10. The Power of the Written Word …

    “We have a totally naive population that has never been exposed to it before.”

    Is he talking about Seroxat?

    – government adviser Sir Patrick Vallance

    (Oh, and footnote: Patrick Vallance, GSK’s current supreme medical person? If you were at UCL medical school doing your clinical training, in the late 90s, like me, then he was the clinical pharmacology prof who taught us how to prescribe. Nice guy, smart guy.)

    Cisparency and Transparency

    November 6, 2017

    Jobs For The Boys? :GSK’s Andrew Witty And GSK’s Patrick Vallance Fly Though The Revolving Doors…

    So there are two reasons behind the move to republish this study as it should’ve been reported twelve years ago:

    The first is obvious – to correct the academic literature. This article shouldn’t be there. If they won’t retract it or correct it, then the only choice is to add a corrected version of the report on the clinical trial.

    Second, to make the statement to future sponsors, authors, academic institutions, and journal editors that if they engage in this kind of scientific misbehavior, whatever their motive, they should be prepared for a public statement of what they did as a potential consequence.

    Why it has been reframed into a debate about GSK’s newly proposed program for data transparency is open for speculation and interpretation, but well off the actual point…

    That ‘Nemo’ feeling …

  11. Interesting that the author of the article described NICE only as a ‘cost watchdog’ in the ehadline.
    Teva’s Ajovy scores backing from England’s cost watchdogs
    by Eric Sagonowsky | Mar 11, 2020 8:01pm
    In draft guidance, Teva’s Ajovy scored a backing from England’s cost watchdog. (Teva)

    Teva Pharmaceutical’s launch for migraine prevention med Ajovy has run into some tough competition in the U.S., but, across the pond, the rollout just got a big boost.

    England’s cost watchdogs, the National Institute for Health and Care Excellence (NICE), endorsed the medicine in a preliminary decision that, if it stands, will allow about 10,000 patients access to the drug. Teva offered up a confidential discount to secure the agency’s backing.

    The drug costs about £5,000 per year in England before any discounts.

    After a review of the data, NICE experts found that Ajovy beats supportive care—typically treating acute pain—for patients who have already tried three preventive options. The experts couldn’t conclude whether it’s better than Allergan’s Botox at preventing chronic migraine, but reviewers backed the drug for patients who haven’t had success with Botox.

    But NICE has conditions. Under the guidance, patients should stop taking Ajovy if their migraine frequency doesn’t improve by at least 30% following 12 weeks of treatment. The draft guidance is open to comment, and NICE says the final guidance will likely be published next month.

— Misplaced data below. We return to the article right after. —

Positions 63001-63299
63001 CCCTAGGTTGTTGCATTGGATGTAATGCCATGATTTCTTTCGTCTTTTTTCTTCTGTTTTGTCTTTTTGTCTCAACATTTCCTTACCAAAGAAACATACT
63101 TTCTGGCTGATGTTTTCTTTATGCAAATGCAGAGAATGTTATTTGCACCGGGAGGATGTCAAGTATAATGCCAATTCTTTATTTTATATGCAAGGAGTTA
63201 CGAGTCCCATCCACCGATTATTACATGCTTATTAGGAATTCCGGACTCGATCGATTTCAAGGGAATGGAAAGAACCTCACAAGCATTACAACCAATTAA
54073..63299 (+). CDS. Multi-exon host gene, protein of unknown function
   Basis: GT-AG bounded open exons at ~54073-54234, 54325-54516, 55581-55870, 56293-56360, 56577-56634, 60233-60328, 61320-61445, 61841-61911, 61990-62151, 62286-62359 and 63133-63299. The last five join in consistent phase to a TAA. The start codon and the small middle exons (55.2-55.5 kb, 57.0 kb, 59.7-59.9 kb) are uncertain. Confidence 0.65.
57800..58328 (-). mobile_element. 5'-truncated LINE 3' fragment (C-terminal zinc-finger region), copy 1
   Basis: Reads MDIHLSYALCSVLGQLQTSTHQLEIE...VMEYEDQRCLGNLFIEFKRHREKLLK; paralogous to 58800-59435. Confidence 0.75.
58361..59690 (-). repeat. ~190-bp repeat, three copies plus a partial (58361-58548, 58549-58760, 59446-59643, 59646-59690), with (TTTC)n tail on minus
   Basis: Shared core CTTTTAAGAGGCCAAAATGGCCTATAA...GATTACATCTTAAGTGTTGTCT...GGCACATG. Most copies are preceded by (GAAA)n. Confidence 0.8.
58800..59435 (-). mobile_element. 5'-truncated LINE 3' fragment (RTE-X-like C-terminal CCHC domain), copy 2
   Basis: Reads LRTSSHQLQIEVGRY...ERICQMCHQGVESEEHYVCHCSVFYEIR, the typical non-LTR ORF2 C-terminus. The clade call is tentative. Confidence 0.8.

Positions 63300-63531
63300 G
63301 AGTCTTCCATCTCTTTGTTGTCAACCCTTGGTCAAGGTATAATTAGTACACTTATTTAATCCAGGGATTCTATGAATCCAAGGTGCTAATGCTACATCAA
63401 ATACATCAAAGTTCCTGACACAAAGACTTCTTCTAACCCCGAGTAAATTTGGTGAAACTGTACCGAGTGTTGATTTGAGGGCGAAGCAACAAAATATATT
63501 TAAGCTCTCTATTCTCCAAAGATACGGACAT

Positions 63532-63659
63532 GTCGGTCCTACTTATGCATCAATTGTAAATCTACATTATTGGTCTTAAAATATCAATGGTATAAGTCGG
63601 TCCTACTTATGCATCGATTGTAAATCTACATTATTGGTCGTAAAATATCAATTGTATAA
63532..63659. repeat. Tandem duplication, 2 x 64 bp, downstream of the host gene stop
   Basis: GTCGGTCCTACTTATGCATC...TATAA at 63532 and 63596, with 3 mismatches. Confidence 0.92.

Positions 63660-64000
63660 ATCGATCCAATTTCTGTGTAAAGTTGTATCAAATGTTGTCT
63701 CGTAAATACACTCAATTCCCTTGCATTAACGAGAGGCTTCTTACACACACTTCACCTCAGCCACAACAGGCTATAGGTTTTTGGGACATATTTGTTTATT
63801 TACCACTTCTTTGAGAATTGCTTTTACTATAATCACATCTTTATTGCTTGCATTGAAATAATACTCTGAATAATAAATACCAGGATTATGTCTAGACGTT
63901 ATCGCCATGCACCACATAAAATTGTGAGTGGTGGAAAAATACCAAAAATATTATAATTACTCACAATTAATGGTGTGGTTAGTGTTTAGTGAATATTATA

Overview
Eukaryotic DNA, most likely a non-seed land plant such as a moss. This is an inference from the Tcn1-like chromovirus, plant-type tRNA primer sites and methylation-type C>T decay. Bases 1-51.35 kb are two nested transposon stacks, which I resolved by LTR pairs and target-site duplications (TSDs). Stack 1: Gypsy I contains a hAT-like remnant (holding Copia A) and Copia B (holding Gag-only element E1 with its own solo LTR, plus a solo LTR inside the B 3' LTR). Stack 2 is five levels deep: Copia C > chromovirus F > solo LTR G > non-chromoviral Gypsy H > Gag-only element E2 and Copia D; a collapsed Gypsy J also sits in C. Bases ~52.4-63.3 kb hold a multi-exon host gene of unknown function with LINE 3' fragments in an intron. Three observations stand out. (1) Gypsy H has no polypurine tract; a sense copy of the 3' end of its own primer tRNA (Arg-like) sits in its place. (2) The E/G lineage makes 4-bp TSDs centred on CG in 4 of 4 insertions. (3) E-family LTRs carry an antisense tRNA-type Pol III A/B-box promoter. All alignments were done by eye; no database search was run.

NICE is “pleased that the company has been able to work with us to address the concerns highlighted in the previous draft guidance,” Meindert Boysen, director of the Centre for Health Technology Evaluation, said in a statement. Last November, NICE recommended against using the med in patients who suffer at least four migraines per month.

    The decision marks a win for Teva’s important Ajovy rollout,

    Side Effects
    Fast heartbeat.
    hives, itching, skin rash.
    joint pain, stiffness, or swelling.
    redness of the skin.
    swelling of the eyelids, face, lips, hands, or feet.
    troubled breathing or swallowing.

  12. “The documents contain verbatim emails that describe the naked ambitions of a corporation, a prominent scientific journal, colluding specious academics, ghostwriters, and pharmaceutical company marketers. The colluders reaped profits at the expense of medical and academic integrity.”

    Amsterdam spent decades uncovering and publishing data about GSK’s research misconduct, especially concerning a ghostwritten, plagiarized paper to which Charles Nemeroff appended his name as the ostensible “first author.”

    New Research Letter Supports Amsterdam and McHenry Against GlaxoSmithKline
    Psychiatrist Edward Tobe offers support to Amsterdam and McHenry’s whistleblower complaints against GlaxoSmithKline for research misconduct.

    Peter Simons

    16 March, 2020

    according to Tobe.

    “The corrupt Nemeroff et al. paper has never been retracted. At the date of this written response, according to Google Scholar, there have been 500 citations of the Nemeroff et al. fraudulent publication, 15 citations of the 2012 Amsterdam and McHenry paper and no citation of the latest 2019 Amsterdam and McHenry paper. The editors of The American Journal of Psychiatry have elected to not inform their readers that the information in the Nemeroff et al. paper is flawed.”